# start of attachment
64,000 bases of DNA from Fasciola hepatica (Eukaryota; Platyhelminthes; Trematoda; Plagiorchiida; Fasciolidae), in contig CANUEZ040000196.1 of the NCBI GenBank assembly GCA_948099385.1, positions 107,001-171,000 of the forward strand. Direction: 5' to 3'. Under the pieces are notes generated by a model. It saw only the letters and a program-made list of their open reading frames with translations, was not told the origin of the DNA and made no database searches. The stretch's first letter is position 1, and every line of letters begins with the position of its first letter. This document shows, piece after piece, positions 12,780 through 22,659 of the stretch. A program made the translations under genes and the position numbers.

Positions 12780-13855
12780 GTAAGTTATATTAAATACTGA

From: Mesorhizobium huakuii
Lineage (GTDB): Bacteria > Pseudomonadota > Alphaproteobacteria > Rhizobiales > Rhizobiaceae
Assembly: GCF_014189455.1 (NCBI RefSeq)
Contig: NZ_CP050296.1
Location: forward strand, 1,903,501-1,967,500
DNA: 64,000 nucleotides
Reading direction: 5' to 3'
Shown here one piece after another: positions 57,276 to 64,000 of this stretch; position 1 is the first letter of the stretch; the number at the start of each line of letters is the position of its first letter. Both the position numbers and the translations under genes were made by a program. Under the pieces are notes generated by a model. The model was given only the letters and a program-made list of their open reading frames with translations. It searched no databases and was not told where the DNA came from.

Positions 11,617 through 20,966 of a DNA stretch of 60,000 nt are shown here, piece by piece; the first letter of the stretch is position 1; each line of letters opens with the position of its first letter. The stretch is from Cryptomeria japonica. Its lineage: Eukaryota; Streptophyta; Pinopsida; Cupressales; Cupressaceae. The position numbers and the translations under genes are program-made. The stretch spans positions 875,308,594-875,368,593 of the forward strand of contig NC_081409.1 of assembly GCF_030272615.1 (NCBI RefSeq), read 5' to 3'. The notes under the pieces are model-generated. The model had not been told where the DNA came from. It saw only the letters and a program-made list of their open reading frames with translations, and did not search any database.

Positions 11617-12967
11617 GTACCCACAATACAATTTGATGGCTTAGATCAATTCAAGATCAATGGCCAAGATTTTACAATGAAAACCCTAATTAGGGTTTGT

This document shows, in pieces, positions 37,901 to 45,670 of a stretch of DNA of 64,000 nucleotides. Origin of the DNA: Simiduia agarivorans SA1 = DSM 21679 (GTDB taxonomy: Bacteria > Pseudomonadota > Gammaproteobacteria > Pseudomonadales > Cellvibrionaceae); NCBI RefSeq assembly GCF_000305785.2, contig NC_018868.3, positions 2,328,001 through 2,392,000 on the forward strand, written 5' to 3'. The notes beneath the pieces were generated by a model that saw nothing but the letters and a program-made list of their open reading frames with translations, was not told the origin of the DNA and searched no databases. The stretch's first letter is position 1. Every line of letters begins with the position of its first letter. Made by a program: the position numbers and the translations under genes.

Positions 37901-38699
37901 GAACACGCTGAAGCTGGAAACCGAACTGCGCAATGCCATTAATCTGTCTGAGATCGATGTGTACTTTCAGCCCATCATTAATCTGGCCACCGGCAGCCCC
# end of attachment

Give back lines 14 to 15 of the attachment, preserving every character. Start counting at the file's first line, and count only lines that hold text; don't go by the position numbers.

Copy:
11617 GTACCCACAATACAATTTGATGGCTTAGATCAATTCAAGATCAATGGCCAAGATTTTACAATGAAAACCCTAATTAGGGTTTGT

This document shows, in pieces, positions 37,901 to 45,670 of a stretch of DNA of 64,000 nucleotides. Origin of the DNA: Simiduia agarivorans SA1 = DSM 21679 (GTDB taxonomy: Bacteria > Pseudomonadota > Gammaproteobacteria > Pseudomonadales > Cellvibrionaceae); NCBI RefSeq assembly GCF_000305785.2, contig NC_018868.3, positions 2,328,001 through 2,392,000 on the forward strand, written 5' to 3'. The notes beneath the pieces were generated by a model that saw nothing but the letters and a program-made list of their open reading frames with translations, was not told the origin of the DNA and searched no databases. The stretch's first letter is position 1. Every line of letters begins with the position of its first letter. Made by a program: the position numbers and the translations under genes.